A Covid-19 outbreak among the Amish this spring showed the real need for public health officials to build trust among a community that typically limits engagement with the government.
Despite the pandemic, the Amish community in the Greater Holmes County Area of Ohio continued to hold community gatherings. During the outbreak in May, there were at least six social gatherings, including a logistical meeting to plan church services, three church services, a wedding, and a funeral, US Centers for Disease Control and Prevention and Ohio state and county health officials wrote in the CDC’s weekly report Thursday.
The team said those gatherings likely contributed to the rapid spread of Covid-19. Some community members also had misconceptions about what would protect them from infection. Some said they thought wearing a mask would cause them harm. Others thought if they took vitamins and herbs it would protect them.
The local public health department learned about the outbreak after a couple tested positive in mid-May. The husband, who had chronic obstructive pulmonary disease, had to be hospitalized for a couple of days. Another adult family member with cancer who tested positive for Covid-19 died May 21.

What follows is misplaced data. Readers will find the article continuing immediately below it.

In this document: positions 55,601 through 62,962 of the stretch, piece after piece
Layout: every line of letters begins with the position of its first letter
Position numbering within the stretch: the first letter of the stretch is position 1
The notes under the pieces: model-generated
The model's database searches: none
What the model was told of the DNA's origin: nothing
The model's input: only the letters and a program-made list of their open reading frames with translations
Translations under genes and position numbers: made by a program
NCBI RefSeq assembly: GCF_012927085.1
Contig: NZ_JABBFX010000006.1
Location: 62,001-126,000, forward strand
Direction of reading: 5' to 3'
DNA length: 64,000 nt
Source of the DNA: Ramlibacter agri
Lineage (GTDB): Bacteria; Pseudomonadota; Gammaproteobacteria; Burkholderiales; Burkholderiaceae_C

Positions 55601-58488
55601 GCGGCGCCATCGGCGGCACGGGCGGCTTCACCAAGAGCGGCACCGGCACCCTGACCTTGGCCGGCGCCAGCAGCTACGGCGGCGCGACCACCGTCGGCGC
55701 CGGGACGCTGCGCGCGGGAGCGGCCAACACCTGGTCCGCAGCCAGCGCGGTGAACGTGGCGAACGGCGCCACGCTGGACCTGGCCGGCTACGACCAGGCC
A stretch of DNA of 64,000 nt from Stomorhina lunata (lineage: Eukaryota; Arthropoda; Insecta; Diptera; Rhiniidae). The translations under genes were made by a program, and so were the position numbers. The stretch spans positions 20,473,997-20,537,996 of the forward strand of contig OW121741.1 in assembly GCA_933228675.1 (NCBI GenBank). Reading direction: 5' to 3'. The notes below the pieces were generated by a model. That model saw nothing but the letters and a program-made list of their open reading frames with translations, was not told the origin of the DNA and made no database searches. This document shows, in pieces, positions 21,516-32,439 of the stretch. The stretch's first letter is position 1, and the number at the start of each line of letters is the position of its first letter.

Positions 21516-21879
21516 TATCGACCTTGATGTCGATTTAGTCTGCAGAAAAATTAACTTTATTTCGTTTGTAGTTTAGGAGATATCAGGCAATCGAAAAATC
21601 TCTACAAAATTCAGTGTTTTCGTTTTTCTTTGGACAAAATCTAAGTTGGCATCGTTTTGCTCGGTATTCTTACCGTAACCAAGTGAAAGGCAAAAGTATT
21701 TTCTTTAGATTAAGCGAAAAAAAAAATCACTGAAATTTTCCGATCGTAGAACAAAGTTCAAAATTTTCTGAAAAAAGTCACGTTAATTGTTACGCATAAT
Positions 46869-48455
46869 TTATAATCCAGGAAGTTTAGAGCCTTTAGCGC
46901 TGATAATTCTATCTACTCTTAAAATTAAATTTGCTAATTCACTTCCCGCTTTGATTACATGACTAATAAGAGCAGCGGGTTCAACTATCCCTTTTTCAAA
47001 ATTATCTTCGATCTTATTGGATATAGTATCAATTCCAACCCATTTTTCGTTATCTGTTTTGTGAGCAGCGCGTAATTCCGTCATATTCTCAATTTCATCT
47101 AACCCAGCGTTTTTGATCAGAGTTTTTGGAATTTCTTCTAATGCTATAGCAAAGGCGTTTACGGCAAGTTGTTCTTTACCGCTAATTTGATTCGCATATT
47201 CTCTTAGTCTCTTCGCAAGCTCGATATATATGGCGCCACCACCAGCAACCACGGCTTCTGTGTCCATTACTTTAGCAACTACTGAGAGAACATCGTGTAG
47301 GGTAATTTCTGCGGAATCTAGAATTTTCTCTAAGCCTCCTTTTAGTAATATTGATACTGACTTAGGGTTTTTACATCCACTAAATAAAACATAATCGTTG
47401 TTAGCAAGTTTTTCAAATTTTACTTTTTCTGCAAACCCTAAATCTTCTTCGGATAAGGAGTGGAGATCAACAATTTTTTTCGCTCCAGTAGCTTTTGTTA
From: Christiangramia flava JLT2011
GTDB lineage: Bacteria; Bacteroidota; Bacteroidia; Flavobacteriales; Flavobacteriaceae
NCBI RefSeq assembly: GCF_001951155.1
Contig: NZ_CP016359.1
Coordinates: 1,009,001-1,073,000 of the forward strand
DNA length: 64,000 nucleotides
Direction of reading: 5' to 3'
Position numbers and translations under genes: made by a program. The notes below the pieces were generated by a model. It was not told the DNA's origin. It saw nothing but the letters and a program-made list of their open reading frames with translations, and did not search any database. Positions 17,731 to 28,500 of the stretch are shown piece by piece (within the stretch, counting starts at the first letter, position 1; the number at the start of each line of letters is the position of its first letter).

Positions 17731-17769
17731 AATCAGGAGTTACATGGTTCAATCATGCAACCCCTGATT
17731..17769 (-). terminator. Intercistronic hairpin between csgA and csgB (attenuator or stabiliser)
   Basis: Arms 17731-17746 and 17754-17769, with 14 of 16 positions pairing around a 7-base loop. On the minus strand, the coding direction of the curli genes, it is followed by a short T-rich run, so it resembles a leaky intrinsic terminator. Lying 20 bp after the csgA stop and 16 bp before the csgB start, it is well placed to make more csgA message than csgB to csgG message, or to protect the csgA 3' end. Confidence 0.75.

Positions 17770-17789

Community leaders told the Wayne County Health Department that a number of people in the community had symptoms so the department set up testing at the local school. In total, 30 people tested positive for Covid-19. The report suggests there may have been more cases, but the more traditional members of the community may not have gotten tested.
The local health department interviewed some of the Amish at the testing site and learned about some of the misconceptions about the ways to stop the spread of the disease.
Researchers also learned that the community didn’t have access to updated and trusted guidance. Most rarely, if ever, used the internet or email. Nonetheless, many understood the importance of social distancing and knew that coughing and sneezing could spread the virus.
Wearing a mask was not socially or culturally acceptable, some members of the community said. Some were also reluctant about social distancing, because communal cultural practices were central to the Amish identity.
The CDC said it is important for health departments to build trusting relationships with the Amish. The departments should use culturally sensitive language when they reach out to community leaders and emphasize the message that mitigation behaviors protect the family and the community. Health education materials should be shared through Amish newspapers and local radio stations. Access to testing needs to be convenient and timely.